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December 20, 2022

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Age divide emerging in UK workforce when it comes to workplace wellbeing, according to new research

New research among line managers and employees by Working To Wellbeing, a return-to-work rehabilitation company, warns that a divide is emerging in the workforce between older and younger employees when it comes to attitudes to wellbeing in the workplace.

Working To Wellbeing’s new Window to the Workplace research found that one in five (19%) line managers aged 55+ do not think that supporting their colleagues’ wellbeing is an integral or important part of their day-to-day job, compared to only 7% of younger line managers. Furthermore, an additional 19% of those aged 55+ are on the fence and just 62% do agree that it is a part of their role (compared to 18% and 74% respectively among line managers aged 18-34 years).

The data suggests that over a fifth of older line managers struggle to talk to their teams about their mental health and wellbeing as 22% of those aged 55+ say it doesn’t “comes easily to them”, compared to 11% of those aged under-34 and 13% aged 35-54.

By 2025, there will be one million more people aged 50+ and 300,000 fewer people 30 and under in the workplace and one in three of the working age population will be 50+. The number of over-50s either in work or looking for work has recently reached pre-pandemic levels with more than one in 10 retirees saying they would consider going back to work because of the increased cost of living.

Working To Wellbeing also found that just over two in three (68%) line managers aged 55+ (and 67% of those aged 35-54) believe they have good experience in supporting their colleagues with their wellbeing in the workplace compared to 76% of those aged under 34. In addition, 35% of younger managers (aged under 35) “strongly agree” they have the experience needed, vs just 23% of 35–44-year-olds and 21% of line managers aged 55+.

The research suggests that there is also a (perceived) age divide when it comes to access to training and resources which may be impacting the way line managers view their ability and confidence to manage wellbeing issues in the workplace. Older line managers say they feel less supported and equipped to support their teams on their overall wellbeing, as only one in two aged 55+ (49%) think they have received sufficient training from their employer, compared to almost two-thirds (63%) of those aged 18-34. And only 17% of over 55s “strongly agree” they have sufficient training vs almost double that (32%) among under-34s.

Similarly, just over half (55%) of line managers aged 55+ feel they have been equipped with sufficient resources to support their colleagues’ overall wellbeing (20% “strongly agree”) compared to 69% of those aged under-34 (28% “strongly agree”).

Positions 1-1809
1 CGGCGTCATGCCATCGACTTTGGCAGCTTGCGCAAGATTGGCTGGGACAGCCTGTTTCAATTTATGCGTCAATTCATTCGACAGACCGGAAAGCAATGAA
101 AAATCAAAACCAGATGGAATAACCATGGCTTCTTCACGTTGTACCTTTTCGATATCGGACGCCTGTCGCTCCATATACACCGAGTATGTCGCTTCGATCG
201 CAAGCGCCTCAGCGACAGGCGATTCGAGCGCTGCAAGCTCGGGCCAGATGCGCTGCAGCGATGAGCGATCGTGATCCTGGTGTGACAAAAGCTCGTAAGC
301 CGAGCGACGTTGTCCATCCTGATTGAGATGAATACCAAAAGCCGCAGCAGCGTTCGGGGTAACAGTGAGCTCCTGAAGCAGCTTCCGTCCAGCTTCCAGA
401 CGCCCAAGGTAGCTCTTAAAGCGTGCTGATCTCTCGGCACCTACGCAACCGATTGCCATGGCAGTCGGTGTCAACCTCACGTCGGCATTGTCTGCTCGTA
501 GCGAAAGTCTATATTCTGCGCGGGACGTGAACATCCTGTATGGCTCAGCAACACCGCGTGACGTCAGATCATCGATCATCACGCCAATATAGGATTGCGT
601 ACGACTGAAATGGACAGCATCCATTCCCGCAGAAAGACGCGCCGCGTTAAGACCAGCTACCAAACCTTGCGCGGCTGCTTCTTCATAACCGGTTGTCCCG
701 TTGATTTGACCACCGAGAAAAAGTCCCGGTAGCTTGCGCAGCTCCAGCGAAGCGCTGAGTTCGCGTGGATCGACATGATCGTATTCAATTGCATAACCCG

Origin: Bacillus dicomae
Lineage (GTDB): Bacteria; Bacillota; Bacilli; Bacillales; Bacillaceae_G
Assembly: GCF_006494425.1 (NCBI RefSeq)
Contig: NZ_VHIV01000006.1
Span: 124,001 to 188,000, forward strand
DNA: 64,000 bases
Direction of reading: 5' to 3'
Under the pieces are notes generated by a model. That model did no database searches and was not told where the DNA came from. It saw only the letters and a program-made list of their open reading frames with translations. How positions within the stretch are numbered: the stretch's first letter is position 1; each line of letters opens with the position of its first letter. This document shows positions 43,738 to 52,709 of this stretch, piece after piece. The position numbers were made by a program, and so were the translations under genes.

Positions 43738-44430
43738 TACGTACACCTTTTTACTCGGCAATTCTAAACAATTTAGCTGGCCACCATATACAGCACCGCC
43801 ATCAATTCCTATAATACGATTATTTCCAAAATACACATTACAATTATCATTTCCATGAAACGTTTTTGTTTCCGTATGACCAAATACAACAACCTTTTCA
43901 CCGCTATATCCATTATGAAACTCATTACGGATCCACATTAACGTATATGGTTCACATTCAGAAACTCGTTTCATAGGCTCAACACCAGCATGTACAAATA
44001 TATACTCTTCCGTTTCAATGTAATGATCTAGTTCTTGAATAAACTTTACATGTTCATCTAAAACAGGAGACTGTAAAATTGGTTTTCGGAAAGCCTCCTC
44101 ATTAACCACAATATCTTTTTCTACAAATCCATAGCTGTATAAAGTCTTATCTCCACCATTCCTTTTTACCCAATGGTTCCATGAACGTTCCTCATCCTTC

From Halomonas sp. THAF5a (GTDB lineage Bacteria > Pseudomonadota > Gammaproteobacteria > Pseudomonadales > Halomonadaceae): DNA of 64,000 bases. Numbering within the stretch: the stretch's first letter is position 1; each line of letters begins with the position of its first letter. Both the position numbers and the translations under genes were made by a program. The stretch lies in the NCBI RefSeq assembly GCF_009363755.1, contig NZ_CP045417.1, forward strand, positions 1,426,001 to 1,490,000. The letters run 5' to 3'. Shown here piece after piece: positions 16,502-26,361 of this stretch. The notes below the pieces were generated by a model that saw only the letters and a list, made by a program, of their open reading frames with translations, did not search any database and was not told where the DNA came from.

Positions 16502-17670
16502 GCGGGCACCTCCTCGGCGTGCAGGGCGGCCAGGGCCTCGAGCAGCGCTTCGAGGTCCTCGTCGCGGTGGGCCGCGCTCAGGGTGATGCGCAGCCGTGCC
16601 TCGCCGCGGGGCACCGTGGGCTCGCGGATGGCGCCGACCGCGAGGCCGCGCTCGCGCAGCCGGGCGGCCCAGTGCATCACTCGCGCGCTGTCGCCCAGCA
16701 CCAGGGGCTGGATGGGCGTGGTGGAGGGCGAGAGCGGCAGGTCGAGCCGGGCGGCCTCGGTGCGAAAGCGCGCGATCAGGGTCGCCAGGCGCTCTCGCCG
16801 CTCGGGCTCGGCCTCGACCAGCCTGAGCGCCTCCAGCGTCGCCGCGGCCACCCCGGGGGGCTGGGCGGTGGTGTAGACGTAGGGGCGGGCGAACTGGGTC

Older employees lack confidence more to discuss wellbeing with line managers

On the flipside, just 40% of employees aged 55+ feel happy talking to their line manager about their mental health vs 54% of under-35s and 53% of those aged 35-54, with less than half (46%) of workers aged 55+ feeling confident having a conversation with their line manager about my wellbeing at a time of crisis, compared to 65% of those aged under 35.

Dr Julie Denning, managing director, chartered health psychologist at Working To Wellbeing and Chair of the Vocational Rehabilitation Association said: “As the UK population ages and the cost-of-living soars, the multi-generational workplace will be very much the norm in the years ahead. From a workplace wellbeing perspective, it’s crucial that employers recognise the challenges, as well as the opportunities, this can bring. Our Window to the Workplace research indicates that there is a potential divide between the generations when it comes to appreciating the responsibility that a line manager is often placed with and the confidence and know-how they have to support colleagues’ wellbeing.

Line managers, who are often at the coalface and whose role is pivotal to supporting their colleagues at work – need to be equipped, confident and ready to best support their workforce. Our Line Manager Assistance Programme (LMAP) supports and equips line managers to help with their teams’ mental and physical wellbeing at work and aims to minimise the considerable burden that sits now upon a line manager’s shoulders and give them the personalised and specialist support they need.”

The Working To Wellbeing LMAP comes in response to the 2022 guidelines from NICE (a) which emphasises the importance of upskilling line managers in talking about mental health so they feel supported and skilled to perform their line management duties. This includes how to have a conversation about mental wellbeing with an employee at times of crisis, how to identify early warning signs of poor mental wellbeing and knowing where to go for further help or support in complex situations.

Working To Wellbeing’s team of clinicians can help to provide guidance & training for line managers to have conversations about their teams’ wellbeing at work. Working To Wellbeing’s Line Manager Assistance Programme is said to include access to its Line Manager Helpline offering ‘reliable and expert’ advice to provide reassurance when managing colleagues, as well as training and help for line managers to create return-to-work plans and wellbeing plans for people returning to work.

The Line Manager Assistance Programme is available to new and existing clients and Working To Wellbeing can support and offer fixed or bespoke solutions to both large companies and SMEs.

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